Hearing loss may occur as a natural part of aging or as a side effect of a disease, but no matter the cause, it can have an adverse affect quality of life. Hearing loss not only makes it hard to hear but also hard to communicate with others on a daily basis.
Causes and Types
Hearing can be damaged in a number of ways. Some people are born with deafness or diminished hearing because of a congenital defect or disease. Others lose their hearing later in life after developing a condition that impacts hearing. Loud noises and other head injuries also can damage the ear and affect hearing, as can ear infections.
In general, people experience one of two types of hearing loss. Sensorineural hearing loss refers to loss caused by damage to the inner ear. It's usually permanent. Conductive hearing loss, on the other hand, can usually be corrected. It occurs when sound waves are not reaching the inner ear for a variety of reasons, such as the buildup of fluid or ear wax or a punctured eardrum. Other common types of hearing loss include presbycusis, which refers to the gradual changes to the ear that lead to hearing loss as a person ages; and tinnitus, which is a ringing or buzzing sensation in the ears that can affect almost anyone.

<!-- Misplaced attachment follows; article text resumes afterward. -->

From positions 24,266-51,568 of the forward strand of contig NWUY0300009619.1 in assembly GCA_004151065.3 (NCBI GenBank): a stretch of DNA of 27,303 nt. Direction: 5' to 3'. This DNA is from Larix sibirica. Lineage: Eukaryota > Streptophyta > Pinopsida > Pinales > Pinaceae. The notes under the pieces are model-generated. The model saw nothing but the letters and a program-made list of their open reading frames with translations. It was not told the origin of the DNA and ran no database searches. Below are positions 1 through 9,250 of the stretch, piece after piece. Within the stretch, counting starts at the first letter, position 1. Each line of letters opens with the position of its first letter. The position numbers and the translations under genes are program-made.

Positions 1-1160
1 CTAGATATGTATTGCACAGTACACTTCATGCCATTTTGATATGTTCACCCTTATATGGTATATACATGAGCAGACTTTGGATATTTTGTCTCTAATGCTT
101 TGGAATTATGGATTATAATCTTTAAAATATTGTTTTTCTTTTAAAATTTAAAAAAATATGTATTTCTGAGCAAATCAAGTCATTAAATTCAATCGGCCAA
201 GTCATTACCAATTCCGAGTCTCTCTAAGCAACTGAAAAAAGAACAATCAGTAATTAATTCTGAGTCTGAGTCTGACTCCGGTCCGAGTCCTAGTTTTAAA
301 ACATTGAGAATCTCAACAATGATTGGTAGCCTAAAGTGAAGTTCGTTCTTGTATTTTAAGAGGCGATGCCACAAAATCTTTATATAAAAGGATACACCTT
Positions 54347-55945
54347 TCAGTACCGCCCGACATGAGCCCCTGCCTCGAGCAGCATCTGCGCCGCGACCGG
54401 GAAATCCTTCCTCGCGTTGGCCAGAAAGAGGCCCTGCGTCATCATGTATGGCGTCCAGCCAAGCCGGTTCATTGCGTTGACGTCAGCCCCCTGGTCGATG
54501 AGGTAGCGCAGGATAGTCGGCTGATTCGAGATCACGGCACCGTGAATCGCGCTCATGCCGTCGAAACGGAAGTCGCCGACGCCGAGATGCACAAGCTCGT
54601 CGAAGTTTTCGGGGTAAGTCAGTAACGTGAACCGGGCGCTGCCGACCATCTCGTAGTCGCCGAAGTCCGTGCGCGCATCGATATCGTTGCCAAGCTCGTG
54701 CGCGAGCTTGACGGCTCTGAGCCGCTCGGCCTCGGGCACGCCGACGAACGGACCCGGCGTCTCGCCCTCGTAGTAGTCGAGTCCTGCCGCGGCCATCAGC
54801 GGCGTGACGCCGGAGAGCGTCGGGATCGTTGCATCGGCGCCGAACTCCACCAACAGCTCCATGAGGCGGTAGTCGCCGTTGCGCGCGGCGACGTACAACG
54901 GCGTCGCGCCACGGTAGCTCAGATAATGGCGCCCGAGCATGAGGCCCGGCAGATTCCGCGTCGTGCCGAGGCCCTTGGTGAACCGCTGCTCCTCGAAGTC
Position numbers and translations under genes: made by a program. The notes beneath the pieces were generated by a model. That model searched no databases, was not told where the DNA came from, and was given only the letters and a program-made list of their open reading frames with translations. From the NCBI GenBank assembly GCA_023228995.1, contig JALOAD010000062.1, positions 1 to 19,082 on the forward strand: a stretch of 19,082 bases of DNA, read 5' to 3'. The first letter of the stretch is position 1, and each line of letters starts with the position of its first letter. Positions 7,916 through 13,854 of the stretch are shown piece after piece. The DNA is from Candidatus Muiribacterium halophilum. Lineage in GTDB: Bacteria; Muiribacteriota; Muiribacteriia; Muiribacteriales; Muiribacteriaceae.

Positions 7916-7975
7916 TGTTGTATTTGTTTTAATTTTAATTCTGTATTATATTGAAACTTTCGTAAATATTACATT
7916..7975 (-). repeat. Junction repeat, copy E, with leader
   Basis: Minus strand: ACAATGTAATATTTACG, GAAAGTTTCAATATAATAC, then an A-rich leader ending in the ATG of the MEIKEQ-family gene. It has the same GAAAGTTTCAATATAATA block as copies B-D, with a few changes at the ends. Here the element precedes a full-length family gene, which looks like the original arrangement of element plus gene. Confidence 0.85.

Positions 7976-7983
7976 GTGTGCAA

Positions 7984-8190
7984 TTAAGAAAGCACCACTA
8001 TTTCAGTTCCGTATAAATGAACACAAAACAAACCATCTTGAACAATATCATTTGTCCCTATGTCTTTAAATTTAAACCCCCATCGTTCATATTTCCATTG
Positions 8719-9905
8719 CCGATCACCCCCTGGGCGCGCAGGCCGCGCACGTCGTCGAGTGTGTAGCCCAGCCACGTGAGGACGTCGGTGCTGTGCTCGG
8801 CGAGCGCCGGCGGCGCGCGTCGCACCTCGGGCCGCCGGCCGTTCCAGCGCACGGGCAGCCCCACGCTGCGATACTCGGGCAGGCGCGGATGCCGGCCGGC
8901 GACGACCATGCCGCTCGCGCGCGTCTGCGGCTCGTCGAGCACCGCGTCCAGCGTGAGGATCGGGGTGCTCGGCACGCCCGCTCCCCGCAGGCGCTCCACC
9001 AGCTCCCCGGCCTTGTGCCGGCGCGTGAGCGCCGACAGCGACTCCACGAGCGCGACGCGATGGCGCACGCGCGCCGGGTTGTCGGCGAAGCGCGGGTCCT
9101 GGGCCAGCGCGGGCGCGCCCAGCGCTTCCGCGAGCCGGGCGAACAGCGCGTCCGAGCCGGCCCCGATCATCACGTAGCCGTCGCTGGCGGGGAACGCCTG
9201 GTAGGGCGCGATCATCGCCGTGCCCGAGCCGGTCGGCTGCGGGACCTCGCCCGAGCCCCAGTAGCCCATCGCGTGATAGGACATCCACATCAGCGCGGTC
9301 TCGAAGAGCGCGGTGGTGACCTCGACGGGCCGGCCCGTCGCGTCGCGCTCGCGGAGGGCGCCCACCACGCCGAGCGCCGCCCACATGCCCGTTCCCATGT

Treatment of Hearing Loss
Treatment depends on the nature and extent of the problem. In some cases, treatments or surgery to repair the ear may help. Treating more permanent types of hearing loss may involve hearing aids, cochlear implants or hearing assistive technology. People who are hearing impaired also can have various types of therapy to assist with improving both hearing and speaking.
SOURCES: U.S. National Institute on Aging; American Speech-Language-Hearing Association